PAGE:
Harvard Heart Letter

Ask the doctor: Should I get more potassium from a salt substitute?

Q. You've emphasized that people generally eat too much sodium and not enough potassium. Could I solve both problems at once by replacing my regular table salt with a substitute containing potassium?

A. Many Americans do eat too much sodium and not enough potassium. Your condiment approach to the sodium/potassium balancing act might help, but most people's excessive sodium intake comes largely from processed and packaged foods. So a far better strategy would be to replace salt-saturated prepared foods with fresh fruits and vegetables, almost all of which are high in potassium and low in sodium, and which offer other health benefits as well.

This food-based approach is not only more satisfying, but also probably safer than trying to artificially supplement your potassium intake. Healthy people needn't worry about excessive potassium, because they simply excrete what their bodies don't use. But people with kidney disease and those with heart disease who take a potassium-sparing diuretic like spironolactone or an ACE inhibitor like lisinopril don't rid their bodies of potassium as easily. For them, too much potassium in the bloodstream can literally have heart-stopping consequences.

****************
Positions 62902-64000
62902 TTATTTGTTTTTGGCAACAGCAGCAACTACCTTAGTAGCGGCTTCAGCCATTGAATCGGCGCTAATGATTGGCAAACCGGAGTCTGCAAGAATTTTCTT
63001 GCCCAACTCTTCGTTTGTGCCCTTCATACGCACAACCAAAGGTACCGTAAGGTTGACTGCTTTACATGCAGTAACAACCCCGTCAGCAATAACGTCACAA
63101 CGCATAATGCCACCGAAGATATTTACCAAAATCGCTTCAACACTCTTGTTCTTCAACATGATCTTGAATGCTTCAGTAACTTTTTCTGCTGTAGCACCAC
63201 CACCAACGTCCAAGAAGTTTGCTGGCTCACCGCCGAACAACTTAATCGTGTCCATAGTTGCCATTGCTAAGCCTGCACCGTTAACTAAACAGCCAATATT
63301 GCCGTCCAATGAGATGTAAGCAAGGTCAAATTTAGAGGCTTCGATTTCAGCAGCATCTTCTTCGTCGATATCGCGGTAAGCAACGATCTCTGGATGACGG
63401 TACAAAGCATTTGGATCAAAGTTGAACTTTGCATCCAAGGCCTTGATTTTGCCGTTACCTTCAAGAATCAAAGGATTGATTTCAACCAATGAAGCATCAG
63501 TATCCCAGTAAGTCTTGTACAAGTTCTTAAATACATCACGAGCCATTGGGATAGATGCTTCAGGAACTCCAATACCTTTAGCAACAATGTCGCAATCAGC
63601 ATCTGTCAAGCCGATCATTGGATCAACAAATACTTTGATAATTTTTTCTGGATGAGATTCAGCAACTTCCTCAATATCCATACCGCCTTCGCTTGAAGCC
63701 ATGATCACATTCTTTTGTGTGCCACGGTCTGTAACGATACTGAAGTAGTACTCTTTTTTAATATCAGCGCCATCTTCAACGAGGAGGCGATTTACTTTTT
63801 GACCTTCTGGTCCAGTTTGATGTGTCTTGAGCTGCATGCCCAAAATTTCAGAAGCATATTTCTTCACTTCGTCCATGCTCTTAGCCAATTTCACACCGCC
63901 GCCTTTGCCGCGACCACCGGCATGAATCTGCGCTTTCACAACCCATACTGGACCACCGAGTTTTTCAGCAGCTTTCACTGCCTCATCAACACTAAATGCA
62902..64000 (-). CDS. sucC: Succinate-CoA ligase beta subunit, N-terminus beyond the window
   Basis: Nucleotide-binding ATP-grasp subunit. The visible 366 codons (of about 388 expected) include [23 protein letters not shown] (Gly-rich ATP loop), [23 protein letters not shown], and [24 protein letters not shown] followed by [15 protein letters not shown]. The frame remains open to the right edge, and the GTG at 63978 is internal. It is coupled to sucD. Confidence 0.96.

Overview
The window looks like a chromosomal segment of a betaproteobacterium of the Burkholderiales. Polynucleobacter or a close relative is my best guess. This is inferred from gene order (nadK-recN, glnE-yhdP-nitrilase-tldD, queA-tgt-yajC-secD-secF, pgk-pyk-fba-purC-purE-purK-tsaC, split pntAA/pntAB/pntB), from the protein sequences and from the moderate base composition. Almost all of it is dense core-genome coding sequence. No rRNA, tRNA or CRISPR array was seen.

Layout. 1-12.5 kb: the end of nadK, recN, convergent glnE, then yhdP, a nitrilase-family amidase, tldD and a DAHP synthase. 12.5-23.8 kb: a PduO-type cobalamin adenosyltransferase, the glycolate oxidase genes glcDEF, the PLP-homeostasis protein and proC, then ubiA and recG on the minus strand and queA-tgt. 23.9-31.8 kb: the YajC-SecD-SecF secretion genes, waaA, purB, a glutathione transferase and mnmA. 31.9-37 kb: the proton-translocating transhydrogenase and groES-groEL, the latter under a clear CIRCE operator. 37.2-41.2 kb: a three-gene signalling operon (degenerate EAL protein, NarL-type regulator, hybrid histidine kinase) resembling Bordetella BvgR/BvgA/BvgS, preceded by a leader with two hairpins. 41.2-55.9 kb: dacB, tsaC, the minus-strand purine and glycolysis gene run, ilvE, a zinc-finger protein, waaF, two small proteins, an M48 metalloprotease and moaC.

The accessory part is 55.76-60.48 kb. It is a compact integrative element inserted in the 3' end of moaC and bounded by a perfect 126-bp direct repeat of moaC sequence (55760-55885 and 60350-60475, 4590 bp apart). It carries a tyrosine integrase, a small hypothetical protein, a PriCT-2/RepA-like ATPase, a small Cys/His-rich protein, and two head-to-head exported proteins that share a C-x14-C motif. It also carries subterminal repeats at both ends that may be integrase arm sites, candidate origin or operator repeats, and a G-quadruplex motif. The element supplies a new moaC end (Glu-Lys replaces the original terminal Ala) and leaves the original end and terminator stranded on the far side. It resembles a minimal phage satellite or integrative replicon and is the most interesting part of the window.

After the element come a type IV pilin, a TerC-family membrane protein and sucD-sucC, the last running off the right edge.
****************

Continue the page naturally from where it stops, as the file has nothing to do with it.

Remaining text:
To continue reading this article, you must login.
  • Research health conditions
  • Check your symptoms
  • Prepare for a doctor's visit or test
  • Find the best treatments and procedures for you
  • Explore options for better nutrition and exercise
Learn more about the many benefits and features of joining Harvard Health Online »